Why we will #HackforHealth in Laos

Bringing together health experts, community leaders and technologists to develop sustainable solutions that will prevent the outbreak and spread of deadly diseases.


Why are we hacking for health?

According to the World Health Organization (WHO), “an estimated 500,000 people with severe dengue fever require hospitalization each year, a large proportion of whom are children. About 2.5% of those affected die”. WHO also adds that “In Asia, Singapore has reported an increase in cases after a lapse of several years and outbreaks have also been reported in Laos.”

To address this critical issue of dengue fever and other serious disease outbreaks in the Southeast Asia region and beyond, the Skoll Global Threats Fund is sponsoring a unique gathering of technical and health experts to prototype new, community driven solutions to track, respond and prevent the spread of dangerous diseases. “Our priority for EpiHack Laos is to make sure we have a two-way communication connection to every person in the country in a wide scale implementation of participatory surveillance,” said Mark Smolinski, Director at Skoll Global Threats Fund and a lead facilitator at the event.

The Laos EpiHack, being facilitated by Skoll Global Threats, Ministry of Health Laos, Mekong Basin Disease Surveillance Network, Opendream and InSTEDD is the third of its kind. The first hack for health event was held in 2013 at the Royal University of Phnom Penh, Cambodia and the second later that year in Chang Mai, Thailand. At the EpiHacks, teams were ignited to design and create new systems that will address technical needs in their health related work, often times in low bandwidth, and low resource settings. For example, four participants at the Epihack Chang Mai used a foundational InSTEDD technology called Verboice to generate their own unique voice-based participatory surveillance systems to monitor a diverse set of health related issues. The health related issues ranged from the monitoring of livestock health in Kenya & Tanzania by Masai pastoralists, to early disease outbreak detection in South Sudan via voice and SMS, to supporting anti-child trafficking efforts with a community volunteer and reporting hotline in Cambodia.

Innovation at the cross section of diverse backgrounds

At the core of the EpiHack event is a focus on creating new critical connections and knowledge transfers between the diverse international participants. As disease outbreaks do not recognize political affiliations or geographic borders, the partnerships to prepare for and prevent them must also transcend borders and backgrounds. At the end of the hacking event the project owners have not only solutions but the skills and connections needed to take their systems back to their home communities and develop implementation and sustainability plans. Mark Smolinski of Skoll Global Threats explained “the tools that come out of our event should allow the Minister of Health, Laos to send alerts and control and measure recommendations to the public during any public health emergency.” The technologists also come away with a better understanding of how their tools can have impact, “I can learn how technology evolves, especially how I can apply it to the real situation”, stated Kakada Chheang, a senior developer and EpiHack participant from the InSTEDD iLab Southeast Asia.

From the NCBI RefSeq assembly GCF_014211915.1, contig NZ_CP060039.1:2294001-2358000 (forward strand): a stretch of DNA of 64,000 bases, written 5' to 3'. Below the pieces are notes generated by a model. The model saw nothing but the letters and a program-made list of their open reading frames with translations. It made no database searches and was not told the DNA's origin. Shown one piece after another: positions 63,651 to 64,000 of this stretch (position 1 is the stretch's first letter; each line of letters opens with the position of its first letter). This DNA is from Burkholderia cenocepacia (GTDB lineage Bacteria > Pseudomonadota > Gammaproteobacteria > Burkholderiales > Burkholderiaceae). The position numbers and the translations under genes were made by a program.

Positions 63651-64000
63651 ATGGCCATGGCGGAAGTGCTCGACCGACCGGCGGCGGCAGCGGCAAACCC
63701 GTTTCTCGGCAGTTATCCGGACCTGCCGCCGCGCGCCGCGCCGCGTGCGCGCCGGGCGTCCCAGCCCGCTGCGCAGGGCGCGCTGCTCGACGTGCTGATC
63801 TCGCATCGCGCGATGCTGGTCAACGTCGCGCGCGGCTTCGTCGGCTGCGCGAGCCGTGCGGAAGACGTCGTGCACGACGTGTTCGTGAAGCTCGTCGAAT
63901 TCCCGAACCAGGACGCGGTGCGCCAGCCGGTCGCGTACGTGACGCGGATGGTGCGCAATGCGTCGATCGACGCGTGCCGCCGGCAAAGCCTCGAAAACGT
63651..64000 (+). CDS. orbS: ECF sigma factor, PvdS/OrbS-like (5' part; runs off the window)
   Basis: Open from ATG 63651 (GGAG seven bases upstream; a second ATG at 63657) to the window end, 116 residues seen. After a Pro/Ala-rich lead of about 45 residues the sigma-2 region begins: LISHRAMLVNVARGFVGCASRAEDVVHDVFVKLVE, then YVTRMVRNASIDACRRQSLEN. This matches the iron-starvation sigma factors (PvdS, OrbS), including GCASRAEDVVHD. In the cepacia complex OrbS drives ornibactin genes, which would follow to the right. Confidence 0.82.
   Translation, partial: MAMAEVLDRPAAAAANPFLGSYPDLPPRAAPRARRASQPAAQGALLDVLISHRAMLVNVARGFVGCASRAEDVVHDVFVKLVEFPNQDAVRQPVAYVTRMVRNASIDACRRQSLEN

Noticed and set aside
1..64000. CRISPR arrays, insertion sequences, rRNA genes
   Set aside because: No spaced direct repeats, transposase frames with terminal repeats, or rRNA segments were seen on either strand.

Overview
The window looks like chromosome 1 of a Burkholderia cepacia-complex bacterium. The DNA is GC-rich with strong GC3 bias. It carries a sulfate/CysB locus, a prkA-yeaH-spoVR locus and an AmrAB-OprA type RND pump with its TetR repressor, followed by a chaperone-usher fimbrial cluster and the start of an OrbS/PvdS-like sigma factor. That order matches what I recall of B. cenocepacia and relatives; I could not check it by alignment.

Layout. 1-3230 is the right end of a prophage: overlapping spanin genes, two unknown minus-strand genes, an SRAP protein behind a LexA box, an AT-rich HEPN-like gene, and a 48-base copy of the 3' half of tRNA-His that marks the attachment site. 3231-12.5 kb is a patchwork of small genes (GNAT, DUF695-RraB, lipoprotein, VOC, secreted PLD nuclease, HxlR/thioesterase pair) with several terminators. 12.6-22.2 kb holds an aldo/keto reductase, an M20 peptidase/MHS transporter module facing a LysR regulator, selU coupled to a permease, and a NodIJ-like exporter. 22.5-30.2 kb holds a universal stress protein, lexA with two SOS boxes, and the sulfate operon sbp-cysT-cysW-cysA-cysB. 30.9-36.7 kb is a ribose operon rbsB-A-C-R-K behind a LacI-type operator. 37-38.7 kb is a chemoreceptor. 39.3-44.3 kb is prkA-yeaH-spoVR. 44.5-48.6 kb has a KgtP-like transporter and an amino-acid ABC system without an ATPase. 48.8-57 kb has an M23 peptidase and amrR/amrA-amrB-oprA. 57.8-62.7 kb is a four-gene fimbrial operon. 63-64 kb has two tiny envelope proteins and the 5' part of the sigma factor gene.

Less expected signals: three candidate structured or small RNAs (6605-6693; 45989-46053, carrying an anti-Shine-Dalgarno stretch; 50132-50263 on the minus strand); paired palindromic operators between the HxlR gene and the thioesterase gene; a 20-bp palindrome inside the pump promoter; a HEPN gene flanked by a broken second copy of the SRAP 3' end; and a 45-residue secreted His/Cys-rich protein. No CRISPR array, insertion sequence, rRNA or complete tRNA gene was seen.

InSTEDD brings to the EpiHack its wealth of tech talent, including technical developers from its iLab Southeast Asia, Nicolas Di Tada, senior director of platform engineering, and InSTEDD iLab Southeast Asia’s Regional Lead Channe Suy who has led at the past Epihacks. The InSTEDD group will join with the other event organizers to work with a unique cross section of health experts, policy makers and disease responders from around the world. Together, with diverse knowledge and experience, they will be able to develop unique new solutions to the most pressing challenges in monitoring and tracking disease outbreaks.

What is the long term impact?

After EpiHack Laos, participants will be walking away with the knowledge and tools needed to build and deploy scalable and sustainable digital disease surveillance tools utilizing a human-centered design and development approach, an approach intimately understood by the InSTEDD and Opendream teams. The Skoll Global Threats team, with its expertise in safeguarding humanity from global threats, will provide participants with their knowledge of tackling pandemics effectively through good science, good business, international cooperation, and public awareness. In return, Skoll will get a read on the pulse of grassroots innovation by collaborating with local health stakeholders battling at the front line of disease outbreaks.

While new and exciting technical innovation will be a direct result of the event, the main impact will be the increased technical capacity of local and international health stakeholders, empowering them to leave the event able to build and support robust and responsive community surveillance systems. Together, local and global participants will hack for health and move towards the most important outcome, establishing a powerful front line of defense against the future outbreaks and pandemics that may threaten our world.


EpiHack Laos, running June 17-20, will bring together more than 40 developers and health experts to collectively brainstorm, explore, and prototype digital tools to track and monitor disease outbreaks. This regional, participatory surveillance tech event has been made possible thanks to the generous support of Skoll Gobal Threat Fund. For news and day to day updates from the event please follow us on Twitter, @instedd and @ilabsea. Official Twitter hashtag for the events are #epihack and #hackforhealth.